Pocket House, London, by Tikari Works
Excerpt from jury report: “This project transforms an underutilised site containing garages into a family home. It successfully deals with a number of constraints, including a restriction on height and the need to maintain neighbours’ privacy. This has been achieved by locating part of the house below ground and through the efficient use of space, including significant built-in storage elements that become architectural features in themselves, adding to the unique character of the house.A high level of quality and excellent value for money have been achieved on this project, which is no mean feat. A concise material palette of brick, timber and concrete is beautifully finished and left exposed throughout the building, creating a calming sense of refuge from the outside world. The quality of the joinery is impressive, and the architect has demonstrated a rigorous control over cost by using materials to their full potential –for example, designing out all secondary steel work for the timber stairs. The refined detailing creates an elegant appearance. It is apparent that every interface has been carefully considered by the architect.”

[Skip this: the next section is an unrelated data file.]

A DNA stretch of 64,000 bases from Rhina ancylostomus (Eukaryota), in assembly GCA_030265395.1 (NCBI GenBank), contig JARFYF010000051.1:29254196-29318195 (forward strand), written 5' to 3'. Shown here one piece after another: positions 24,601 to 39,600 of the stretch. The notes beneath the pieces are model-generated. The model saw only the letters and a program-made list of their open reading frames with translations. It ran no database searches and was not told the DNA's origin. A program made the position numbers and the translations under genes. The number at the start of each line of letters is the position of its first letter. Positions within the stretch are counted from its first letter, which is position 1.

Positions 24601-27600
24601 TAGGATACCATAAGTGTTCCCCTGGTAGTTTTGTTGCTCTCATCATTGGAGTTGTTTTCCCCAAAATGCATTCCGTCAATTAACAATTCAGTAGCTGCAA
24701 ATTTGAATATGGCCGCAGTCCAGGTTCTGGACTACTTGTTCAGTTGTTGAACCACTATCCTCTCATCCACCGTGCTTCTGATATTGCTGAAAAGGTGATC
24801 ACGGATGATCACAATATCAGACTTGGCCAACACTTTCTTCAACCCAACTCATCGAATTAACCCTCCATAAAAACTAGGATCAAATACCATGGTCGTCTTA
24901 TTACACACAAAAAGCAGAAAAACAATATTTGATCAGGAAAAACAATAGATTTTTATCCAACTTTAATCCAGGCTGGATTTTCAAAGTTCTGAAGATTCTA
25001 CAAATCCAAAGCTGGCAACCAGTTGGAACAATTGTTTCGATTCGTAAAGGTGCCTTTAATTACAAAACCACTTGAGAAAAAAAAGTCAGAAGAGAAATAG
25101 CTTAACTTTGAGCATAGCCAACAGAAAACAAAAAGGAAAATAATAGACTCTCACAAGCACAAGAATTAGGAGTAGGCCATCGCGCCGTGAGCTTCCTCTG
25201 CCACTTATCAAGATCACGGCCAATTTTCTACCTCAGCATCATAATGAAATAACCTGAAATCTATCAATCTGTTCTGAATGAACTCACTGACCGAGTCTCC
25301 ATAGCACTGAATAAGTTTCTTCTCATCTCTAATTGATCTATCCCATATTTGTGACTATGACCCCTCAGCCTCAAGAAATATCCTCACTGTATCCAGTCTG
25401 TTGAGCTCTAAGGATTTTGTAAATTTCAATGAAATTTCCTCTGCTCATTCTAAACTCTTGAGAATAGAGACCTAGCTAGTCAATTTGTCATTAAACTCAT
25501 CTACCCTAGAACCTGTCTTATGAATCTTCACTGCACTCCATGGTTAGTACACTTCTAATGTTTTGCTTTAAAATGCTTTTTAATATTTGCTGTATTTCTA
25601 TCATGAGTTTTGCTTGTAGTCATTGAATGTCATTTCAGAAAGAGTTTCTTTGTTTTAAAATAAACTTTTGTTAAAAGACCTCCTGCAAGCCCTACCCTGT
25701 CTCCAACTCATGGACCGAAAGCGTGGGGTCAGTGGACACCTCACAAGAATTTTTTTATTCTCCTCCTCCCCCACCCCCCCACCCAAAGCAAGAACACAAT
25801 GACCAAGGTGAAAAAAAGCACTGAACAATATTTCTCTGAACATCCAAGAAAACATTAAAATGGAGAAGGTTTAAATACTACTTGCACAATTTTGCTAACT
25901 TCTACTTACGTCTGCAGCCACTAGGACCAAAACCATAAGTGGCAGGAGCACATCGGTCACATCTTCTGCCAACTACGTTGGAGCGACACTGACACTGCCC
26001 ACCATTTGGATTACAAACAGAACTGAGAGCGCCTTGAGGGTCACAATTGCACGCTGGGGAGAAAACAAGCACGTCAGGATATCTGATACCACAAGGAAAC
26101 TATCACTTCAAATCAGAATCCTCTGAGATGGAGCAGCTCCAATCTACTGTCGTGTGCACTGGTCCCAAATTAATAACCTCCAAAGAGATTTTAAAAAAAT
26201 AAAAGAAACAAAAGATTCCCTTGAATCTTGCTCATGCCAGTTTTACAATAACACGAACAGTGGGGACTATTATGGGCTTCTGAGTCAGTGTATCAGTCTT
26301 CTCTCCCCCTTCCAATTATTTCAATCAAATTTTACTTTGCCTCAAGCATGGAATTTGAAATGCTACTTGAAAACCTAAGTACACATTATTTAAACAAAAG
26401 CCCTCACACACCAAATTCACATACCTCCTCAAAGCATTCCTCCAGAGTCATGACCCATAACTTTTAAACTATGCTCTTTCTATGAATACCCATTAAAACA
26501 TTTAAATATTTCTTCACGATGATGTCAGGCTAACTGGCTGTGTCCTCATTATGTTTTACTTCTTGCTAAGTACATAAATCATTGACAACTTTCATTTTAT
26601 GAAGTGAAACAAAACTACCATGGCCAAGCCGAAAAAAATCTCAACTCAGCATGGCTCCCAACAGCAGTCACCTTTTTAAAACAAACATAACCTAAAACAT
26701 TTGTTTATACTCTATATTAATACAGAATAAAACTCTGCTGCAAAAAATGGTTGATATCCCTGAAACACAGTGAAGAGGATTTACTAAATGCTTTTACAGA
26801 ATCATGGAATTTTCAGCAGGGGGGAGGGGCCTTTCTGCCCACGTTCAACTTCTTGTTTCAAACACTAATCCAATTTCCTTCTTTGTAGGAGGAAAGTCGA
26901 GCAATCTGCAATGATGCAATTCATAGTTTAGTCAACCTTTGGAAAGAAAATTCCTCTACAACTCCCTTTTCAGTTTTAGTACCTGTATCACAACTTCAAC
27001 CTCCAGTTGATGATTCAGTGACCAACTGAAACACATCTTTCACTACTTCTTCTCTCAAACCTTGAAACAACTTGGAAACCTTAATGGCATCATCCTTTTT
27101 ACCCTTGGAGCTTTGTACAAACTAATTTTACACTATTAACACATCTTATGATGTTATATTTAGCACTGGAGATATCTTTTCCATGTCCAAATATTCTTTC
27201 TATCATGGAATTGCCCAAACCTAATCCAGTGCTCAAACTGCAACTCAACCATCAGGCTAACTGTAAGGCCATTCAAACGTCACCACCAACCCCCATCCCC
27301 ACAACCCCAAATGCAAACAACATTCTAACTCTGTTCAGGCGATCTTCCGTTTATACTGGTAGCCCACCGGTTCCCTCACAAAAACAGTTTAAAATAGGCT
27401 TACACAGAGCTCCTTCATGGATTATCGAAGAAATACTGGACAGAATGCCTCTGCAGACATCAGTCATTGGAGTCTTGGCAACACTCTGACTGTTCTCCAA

Black House, Isle of Skye, by Dualchas Architects
Jury report: “The decision of the architects to locate this black timbered house within a dipping rocky depression close to the water’s edge has enabled it to engage less directly with the nearby road, have a reduced profile in the landscape and develop a stronger connection with the sea.The fully glazed end wall of the main living space frames a spectacular view across the water to rugged hills on the other side of the inlet, while reflected light provides an everchanging pattern across the white interior.There is a persuasive integrity to the rigorous use of pure rectangular forms, the strictly limited palette of colour and materials, and the consistent purity of minimalist detailing throughout, which enriched by the inclusion of the art and artefacts of the owners, have succeeded in creating a calm, inviting and exceptional home.”
Cork House, Berkshire, by Matthew Barnett Howland with Dido Milne and Oliver Wilton